His candidacy was criticized by the Southern Association of Colleges and Schools, which threatened to revoke FSU’s accreditation over the conflict of interest created by nominating Corcoran to a position he has voting power over.
FSU’s trustees — political appointees, much like UF’s — pushed back, arguing that Corcoran could have surely warned the trustees of a potential ethical dilemma or recused himself from his position if nominated.
Others argued that SACS was violating its own ethical regulations by sending such a message to one of its member institutions during such an important process. Trustees Alan Levine and Craig Mateer decried SACS’s threat as excessive external pressure on what should be an internal decision for the university’s board of trustees.
Ultimately, Corcoran did not become a finalist for the position of president, which was awarded to Richard McCullogh, the vice provost for research at Harvard University. The university’s general counsel, Carolyn Egan, warned the search committee that forwarding Corcoran as a candidate would “pose some risks to FSU.”
Meanwhile, faculty at Florida Atlantic University have voiced concerns about the growing power of their own state-appointed, Republican-leaning trustees.
A proposed policy change at FAU would put tenure in the hands of the trustees rather than the university president alone. While trustees hold this power at many other schools already, many FAU professors were alarmed by politically charged remarks on the matter made by Barbara Feingold, a newly appointed member of the board.
Feingold stated that both she and DeSantis had concerns about the university’s existing tenure process, or even the concept of tenure at all. Professors expressed fears that transferring tenure power to a politically appointed board for seemingly political reasons would be a serious threat to academic freedom and faculty’s intellectual independence.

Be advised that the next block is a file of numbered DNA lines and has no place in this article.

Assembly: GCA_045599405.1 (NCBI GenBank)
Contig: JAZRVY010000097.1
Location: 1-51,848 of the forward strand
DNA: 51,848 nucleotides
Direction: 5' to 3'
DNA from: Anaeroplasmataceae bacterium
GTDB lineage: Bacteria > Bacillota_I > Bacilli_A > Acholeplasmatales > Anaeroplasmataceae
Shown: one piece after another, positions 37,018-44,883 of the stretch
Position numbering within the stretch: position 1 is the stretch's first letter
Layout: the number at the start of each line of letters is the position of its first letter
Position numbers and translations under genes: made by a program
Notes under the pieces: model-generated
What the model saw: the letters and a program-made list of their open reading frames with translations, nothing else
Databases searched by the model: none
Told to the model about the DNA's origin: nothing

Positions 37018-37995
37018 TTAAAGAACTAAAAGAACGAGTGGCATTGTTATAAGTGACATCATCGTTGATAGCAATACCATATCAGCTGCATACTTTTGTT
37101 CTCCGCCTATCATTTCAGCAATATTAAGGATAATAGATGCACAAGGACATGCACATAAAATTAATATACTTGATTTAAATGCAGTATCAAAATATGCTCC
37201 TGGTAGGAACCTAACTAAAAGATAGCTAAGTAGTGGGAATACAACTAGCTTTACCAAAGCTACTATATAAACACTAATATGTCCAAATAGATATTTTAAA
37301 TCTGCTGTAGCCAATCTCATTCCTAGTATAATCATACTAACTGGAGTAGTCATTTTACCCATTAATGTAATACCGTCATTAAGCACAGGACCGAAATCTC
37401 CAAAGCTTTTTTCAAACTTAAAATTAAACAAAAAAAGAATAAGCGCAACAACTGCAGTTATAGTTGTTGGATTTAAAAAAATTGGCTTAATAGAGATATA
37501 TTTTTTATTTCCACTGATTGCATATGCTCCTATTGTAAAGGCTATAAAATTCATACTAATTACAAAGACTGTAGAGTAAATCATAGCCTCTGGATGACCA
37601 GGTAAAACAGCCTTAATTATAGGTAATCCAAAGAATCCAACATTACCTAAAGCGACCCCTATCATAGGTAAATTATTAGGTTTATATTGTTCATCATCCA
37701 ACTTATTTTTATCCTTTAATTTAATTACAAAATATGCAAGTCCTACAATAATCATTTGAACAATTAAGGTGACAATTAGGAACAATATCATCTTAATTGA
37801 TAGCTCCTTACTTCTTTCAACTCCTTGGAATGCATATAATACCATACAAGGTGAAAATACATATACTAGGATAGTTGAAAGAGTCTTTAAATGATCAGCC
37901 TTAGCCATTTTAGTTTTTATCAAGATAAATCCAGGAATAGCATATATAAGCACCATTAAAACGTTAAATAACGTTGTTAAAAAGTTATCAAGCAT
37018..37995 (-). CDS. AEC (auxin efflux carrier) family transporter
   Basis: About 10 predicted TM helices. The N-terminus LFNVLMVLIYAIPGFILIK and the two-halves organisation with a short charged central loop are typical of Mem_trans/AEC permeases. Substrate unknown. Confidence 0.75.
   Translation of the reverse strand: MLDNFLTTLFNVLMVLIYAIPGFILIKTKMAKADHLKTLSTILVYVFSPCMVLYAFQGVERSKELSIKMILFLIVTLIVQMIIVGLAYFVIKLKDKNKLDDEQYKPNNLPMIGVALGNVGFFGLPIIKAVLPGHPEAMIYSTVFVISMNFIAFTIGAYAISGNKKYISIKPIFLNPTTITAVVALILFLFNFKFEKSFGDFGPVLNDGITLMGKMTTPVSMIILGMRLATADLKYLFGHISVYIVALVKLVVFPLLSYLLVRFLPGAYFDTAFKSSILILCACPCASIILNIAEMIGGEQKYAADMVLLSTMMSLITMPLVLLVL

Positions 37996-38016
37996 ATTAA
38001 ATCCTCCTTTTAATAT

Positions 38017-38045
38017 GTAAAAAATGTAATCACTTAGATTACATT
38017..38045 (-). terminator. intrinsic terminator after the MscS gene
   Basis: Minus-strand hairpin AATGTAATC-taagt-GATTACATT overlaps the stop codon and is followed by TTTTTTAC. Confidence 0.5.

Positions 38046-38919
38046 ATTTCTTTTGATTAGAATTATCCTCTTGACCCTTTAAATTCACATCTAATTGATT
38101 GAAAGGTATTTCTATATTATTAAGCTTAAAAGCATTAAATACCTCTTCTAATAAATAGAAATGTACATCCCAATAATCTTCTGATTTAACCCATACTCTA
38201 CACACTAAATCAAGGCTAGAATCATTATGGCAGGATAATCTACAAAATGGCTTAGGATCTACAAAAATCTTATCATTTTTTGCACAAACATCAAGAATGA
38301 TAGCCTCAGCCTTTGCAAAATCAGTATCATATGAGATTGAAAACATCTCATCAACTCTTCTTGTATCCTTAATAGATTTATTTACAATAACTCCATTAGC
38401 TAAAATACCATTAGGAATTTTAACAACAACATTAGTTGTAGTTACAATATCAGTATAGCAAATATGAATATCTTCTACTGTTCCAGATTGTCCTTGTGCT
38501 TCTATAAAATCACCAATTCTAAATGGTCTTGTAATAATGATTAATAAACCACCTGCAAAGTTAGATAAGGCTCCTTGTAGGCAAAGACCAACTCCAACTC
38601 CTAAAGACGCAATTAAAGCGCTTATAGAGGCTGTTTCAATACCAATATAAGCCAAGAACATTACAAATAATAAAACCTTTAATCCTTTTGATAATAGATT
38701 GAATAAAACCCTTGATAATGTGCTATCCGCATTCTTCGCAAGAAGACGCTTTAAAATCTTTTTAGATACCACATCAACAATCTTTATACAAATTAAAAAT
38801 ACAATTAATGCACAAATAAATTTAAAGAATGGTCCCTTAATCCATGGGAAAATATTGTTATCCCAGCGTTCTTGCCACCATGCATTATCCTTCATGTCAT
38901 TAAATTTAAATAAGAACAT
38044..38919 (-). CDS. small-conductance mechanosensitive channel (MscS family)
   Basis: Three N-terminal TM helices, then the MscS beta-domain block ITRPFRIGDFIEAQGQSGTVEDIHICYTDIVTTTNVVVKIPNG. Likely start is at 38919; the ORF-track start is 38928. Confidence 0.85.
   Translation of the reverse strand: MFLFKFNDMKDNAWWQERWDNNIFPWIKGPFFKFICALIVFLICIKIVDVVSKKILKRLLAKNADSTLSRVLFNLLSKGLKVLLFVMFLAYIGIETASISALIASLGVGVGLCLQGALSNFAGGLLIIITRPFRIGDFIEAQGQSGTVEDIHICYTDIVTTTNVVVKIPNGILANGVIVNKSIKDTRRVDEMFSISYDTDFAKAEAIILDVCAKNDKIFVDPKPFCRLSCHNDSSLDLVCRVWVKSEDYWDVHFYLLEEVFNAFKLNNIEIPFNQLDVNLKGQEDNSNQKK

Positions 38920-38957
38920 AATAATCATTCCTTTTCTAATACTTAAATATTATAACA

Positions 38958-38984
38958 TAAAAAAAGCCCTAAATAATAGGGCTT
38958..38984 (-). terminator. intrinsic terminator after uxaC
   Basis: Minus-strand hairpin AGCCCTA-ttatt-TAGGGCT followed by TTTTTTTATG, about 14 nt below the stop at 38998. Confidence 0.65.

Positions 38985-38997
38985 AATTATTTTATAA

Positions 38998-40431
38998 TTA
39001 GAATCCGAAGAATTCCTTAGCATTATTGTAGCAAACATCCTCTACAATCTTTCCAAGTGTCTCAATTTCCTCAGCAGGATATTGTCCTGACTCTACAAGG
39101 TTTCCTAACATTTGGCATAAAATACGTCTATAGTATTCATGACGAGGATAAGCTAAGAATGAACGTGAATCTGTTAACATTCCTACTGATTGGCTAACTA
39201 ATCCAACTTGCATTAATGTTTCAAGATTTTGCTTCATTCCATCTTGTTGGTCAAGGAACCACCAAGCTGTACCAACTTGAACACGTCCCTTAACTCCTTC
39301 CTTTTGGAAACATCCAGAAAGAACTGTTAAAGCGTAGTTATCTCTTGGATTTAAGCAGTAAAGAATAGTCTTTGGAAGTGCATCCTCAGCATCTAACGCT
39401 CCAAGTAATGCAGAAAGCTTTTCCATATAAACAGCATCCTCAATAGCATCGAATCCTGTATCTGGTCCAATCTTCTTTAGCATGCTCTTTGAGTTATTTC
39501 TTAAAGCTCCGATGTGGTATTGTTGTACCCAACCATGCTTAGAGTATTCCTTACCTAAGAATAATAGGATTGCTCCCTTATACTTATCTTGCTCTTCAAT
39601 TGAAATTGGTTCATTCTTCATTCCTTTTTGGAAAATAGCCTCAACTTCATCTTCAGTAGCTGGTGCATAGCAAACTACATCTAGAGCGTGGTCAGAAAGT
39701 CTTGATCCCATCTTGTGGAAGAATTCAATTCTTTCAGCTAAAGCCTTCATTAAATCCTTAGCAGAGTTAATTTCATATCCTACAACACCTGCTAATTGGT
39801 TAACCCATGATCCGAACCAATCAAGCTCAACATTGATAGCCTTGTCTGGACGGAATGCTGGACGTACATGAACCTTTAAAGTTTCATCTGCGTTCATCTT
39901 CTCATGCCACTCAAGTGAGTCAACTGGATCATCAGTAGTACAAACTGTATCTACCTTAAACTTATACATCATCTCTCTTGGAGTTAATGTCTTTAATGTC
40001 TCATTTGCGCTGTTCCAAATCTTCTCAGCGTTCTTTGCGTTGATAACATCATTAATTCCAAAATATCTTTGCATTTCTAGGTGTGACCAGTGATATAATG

Yet concerns about academic freedom are not limited to the professors themselves. Republicans in the Florida Senate proposed multiple bills regarding “academic freedom” and “viewpoint diversity.”
One bill, SB 264, would have required the Florida College System to annually assess intellectual freedom and viewpoint diversity at its institutions and would bar colleges from “shielding students from certain speech.” Another bill, SB 2126, would have created a “student and faculty bill of rights” to prevent “discrimination on the basis of their political or religious beliefs.”
Both bills were motivated by conservative fears over liberal bias in academia, an issue DeSantis himself made one of his top issues when he first ran for governor in 2018.
Although neither passed, controversial bills in the legislature and incidents involving DeSantis-appointed university trustees reflect a year of tense relations between academia and government.
“It’s a hot issue in Florida lately,” Rosenson said. “There are Republican legislators who are not happy with what they see going on in state universities, which obviously get a lot of taxpayer money.”
Check out other recent articles from Florida Political Review here.
Featured Image: Century Tower at the University of Florida. Unmodified image by Kate Haskell used under a Creative Commons license (https://bit.ly/3ppNIlQ).